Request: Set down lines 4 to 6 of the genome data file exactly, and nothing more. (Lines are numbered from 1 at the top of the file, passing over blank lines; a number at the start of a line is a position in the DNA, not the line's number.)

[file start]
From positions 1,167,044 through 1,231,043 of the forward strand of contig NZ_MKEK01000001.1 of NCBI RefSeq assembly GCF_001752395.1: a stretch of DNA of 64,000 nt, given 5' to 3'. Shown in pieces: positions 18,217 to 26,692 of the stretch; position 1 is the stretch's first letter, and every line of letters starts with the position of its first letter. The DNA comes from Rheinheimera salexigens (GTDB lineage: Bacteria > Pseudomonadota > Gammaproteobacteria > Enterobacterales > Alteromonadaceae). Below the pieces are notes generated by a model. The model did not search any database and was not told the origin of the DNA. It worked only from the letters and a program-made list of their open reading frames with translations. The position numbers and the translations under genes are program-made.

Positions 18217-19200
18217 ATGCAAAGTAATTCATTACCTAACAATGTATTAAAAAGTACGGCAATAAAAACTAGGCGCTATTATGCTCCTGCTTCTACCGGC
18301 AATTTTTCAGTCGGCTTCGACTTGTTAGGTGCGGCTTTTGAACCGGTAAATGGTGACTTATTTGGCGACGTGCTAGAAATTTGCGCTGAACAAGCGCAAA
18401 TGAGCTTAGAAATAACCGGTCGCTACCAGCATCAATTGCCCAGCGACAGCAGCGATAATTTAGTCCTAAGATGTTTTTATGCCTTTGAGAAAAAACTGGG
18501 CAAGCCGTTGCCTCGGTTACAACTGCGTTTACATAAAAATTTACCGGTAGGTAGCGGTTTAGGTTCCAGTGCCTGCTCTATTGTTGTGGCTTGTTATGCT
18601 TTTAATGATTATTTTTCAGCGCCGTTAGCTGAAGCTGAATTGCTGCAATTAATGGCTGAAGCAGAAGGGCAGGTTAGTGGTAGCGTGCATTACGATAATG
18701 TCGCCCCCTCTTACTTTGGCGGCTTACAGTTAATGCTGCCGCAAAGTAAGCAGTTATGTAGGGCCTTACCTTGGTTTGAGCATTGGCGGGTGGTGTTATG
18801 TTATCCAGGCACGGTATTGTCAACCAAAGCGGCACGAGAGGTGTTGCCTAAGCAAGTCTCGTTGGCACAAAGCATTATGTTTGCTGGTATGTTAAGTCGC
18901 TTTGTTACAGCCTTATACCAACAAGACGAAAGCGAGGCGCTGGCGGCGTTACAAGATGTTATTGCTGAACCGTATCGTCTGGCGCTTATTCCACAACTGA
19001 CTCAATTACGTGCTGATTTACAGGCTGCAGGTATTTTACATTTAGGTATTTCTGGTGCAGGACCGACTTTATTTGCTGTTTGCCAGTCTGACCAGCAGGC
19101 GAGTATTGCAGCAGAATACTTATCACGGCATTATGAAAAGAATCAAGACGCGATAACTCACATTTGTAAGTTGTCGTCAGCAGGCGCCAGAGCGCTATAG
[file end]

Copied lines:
18301 AATTTTTCAGTCGGCTTCGACTTGTTAGGTGCGGCTTTTGAACCGGTAAATGGTGACTTATTTGGCGACGTGCTAGAAATTTGCGCTGAACAAGCGCAAA
18401 TGAGCTTAGAAATAACCGGTCGCTACCAGCATCAATTGCCCAGCGACAGCAGCGATAATTTAGTCCTAAGATGTTTTTATGCCTTTGAGAAAAAACTGGG
18501 CAAGCCGTTGCCTCGGTTACAACTGCGTTTACATAAAAATTTACCGGTAGGTAGCGGTTTAGGTTCCAGTGCCTGCTCTATTGTTGTGGCTTGTTATGCT